Ereth, the prickly old porcupine, is having a dreadful birthday. Not even his beloved friend, the deer mouse Poppy, remembers the occasion. Jellied walrus warts! If he wants a birthday present he'll have to get it for himself.
Traveling deep into Dimwood forest in pursuit of salt, Ereth comes upon a dying mother fox, who begs him to take care of her three children. Agreeing, Ereth becomes foster father to three boisterous young fox kits.
With Marty, a vicious fisher, stalking him, and the kits' father determined to show Ereth who is the real boss, the old porcupine is in for the challenge of his life.
I've read the Dimwood Forest series for eight summers, and the books never grow old. Ereth's Birthday is a delightful story full of adventure, the meaning of compassion, and the qualities of bravery and self-denial. Ereth sets out with one thing on his mind---satisfying his own need for salt, his favorite food---and ends the story with a heart full of caring for the fox kits under his sometimes grumpy, but always humorous, eye. The fox kits each have their own personality, from spunky Nimble, to shy Flip, to sassy and occasionally disobedient Tumble. Marty the Fisher is the typical lurking enemy, but the book keeps the suspense that Ereth will triumph in the end.
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- Reading Age: 8+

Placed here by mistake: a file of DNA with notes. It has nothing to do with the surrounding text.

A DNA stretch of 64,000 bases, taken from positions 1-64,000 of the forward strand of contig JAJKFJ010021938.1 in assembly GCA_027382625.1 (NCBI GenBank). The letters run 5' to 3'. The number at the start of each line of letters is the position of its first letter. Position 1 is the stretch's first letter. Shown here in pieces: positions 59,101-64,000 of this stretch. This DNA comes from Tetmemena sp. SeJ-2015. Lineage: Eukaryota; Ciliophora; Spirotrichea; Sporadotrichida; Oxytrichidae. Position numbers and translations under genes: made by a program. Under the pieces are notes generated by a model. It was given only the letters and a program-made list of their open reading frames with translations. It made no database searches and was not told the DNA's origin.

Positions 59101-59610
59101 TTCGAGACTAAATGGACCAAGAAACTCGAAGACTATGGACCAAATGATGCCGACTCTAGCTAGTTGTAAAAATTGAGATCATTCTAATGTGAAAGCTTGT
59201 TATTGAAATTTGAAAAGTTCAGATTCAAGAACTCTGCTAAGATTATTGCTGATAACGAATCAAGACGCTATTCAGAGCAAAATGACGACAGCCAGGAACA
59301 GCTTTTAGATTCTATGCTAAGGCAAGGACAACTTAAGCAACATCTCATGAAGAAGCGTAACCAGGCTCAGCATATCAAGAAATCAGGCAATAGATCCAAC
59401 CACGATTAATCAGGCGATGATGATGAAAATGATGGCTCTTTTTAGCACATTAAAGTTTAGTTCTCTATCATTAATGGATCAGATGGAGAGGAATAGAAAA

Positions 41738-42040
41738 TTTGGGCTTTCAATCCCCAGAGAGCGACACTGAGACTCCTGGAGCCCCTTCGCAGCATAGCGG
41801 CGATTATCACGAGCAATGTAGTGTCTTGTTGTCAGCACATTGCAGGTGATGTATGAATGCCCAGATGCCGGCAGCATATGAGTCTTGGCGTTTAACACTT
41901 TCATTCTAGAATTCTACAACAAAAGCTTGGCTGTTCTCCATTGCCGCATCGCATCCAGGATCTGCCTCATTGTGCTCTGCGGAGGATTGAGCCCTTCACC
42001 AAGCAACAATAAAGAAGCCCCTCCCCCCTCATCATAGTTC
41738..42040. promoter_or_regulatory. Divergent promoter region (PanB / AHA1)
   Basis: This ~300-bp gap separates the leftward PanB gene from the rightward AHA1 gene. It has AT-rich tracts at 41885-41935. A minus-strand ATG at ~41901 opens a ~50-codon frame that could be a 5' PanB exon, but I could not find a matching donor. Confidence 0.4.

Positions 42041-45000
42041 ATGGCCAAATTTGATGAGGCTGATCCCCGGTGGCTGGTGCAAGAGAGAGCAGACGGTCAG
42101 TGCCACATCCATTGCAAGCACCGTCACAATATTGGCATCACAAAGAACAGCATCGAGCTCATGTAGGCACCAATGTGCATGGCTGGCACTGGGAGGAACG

- Reading Aloud Age: Possibly 7+
Marty the Fisher's entire goal throughout the book is to stalk down Ereth, kill, and eat him. Although the book does not go into any graphic detail about his intents, Marty thinks of attacking Ereth when he's vulnerable—on his soft underbelly—and lurks from tree to tree. He encourages Bounder, the fox kits' father, to aid in his plot to separate Ereth from any other animal so Marty can get Ereth alone to attack him. At the end of the book, Ereth and Marty get into a fight in which Marty scratches Ereth's stomach, Ereth attacks Marty with his tail and quills, and the fox kits bite and scratch Marty. Marty is trapped in a metal cage and cannot escape before humans retrieve him, implying that he'll go to a zoo instead of being killed.
Ereth encounters a dying fox with its paw caught in a metal trap. The chapter describes how it "crushed the fox's paw, biting savagely through fur, flesh, muscles and tendons. All were exposed. The amount of blood that lay about suggested the fox had been trapped for a long time...", and lists the painful conversation between the fox and Ereth as it struggles to talk before it dies. Humans are often viewed negatively as they are the ones setting out the animal traps and killing the animals within them. Ereth breaks the news of the fox mother's death to the distraught fox pups.
Several times the foxs break out in anger against Ereth's commands. Once they disobey his words to keep their cave clean, and one fox deliberately disobeys him by going out into the snow where traps have been set out. Ereth uses non swear-words frequently throughout the book, such as 'sentimental slip-slop', 'lungfish loogies', 'jerks', 'boiled badger boogers', and 'wallaby wax', among other things. Often he lets his frustration out at the kits.
Scary illustrations include the dying fox with its paw in a metal trap, Marty lurking over Ereth from a tree, and humans retrieving traps.